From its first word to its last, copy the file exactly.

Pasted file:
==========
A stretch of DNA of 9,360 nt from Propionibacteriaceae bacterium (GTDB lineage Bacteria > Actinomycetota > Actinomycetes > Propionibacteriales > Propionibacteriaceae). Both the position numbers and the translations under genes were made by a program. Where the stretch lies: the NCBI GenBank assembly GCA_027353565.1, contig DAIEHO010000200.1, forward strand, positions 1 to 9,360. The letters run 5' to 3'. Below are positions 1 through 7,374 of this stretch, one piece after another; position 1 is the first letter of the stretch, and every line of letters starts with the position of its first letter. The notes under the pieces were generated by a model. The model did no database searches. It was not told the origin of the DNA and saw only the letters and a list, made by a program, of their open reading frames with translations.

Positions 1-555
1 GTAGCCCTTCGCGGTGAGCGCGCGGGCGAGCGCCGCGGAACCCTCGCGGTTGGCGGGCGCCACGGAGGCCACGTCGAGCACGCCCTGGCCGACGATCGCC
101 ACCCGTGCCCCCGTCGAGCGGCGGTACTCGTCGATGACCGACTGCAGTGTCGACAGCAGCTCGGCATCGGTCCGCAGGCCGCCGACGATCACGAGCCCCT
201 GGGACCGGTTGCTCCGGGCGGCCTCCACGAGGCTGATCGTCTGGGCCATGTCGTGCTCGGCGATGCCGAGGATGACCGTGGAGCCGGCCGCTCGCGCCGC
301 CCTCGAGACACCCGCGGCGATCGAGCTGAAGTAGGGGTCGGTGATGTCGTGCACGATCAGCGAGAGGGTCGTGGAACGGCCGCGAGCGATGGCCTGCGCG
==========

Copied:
A stretch of DNA of 9,360 nt from Propionibacteriaceae bacterium (GTDB lineage Bacteria > Actinomycetota > Actinomycetes > Propionibacteriales > Propionibacteriaceae). Both the position numbers and the translations under genes were made by a program. Where the stretch lies: the NCBI GenBank assembly GCA_027353565.1, contig DAIEHO010000200.1, forward strand, positions 1 to 9,360. The letters run 5' to 3'. Below are positions 1 through 7,374 of this stretch, one piece after another; position 1 is the first letter of the stretch, and every line of letters starts with the position of its first letter. The notes under the pieces were generated by a model. The model did no database searches. It was not told the origin of the DNA and saw only the letters and a list, made by a program, of their open reading frames with translations.

Positions 1-555
1 GTAGCCCTTCGCGGTGAGCGCGCGGGCGAGCGCCGCGGAACCCTCGCGGTTGGCGGGCGCCACGGAGGCCACGTCGAGCACGCCCTGGCCGACGATCGCC
101 ACCCGTGCCCCCGTCGAGCGGCGGTACTCGTCGATGACCGACTGCAGTGTCGACAGCAGCTCGGCATCGGTCCGCAGGCCGCCGACGATCACGAGCCCCT
201 GGGACCGGTTGCTCCGGGCGGCCTCCACGAGGCTGATCGTCTGGGCCATGTCGTGCTCGGCGATGCCGAGGATGACCGTGGAGCCGGCCGCTCGCGCCGC
301 CCTCGAGACACCCGCGGCGATCGAGCTGAAGTAGGGGTCGGTGATGTCGTGCACGATCAGCGAGAGGGTCGTGGAACGGCCGCGAGCGATGGCCTGCGCG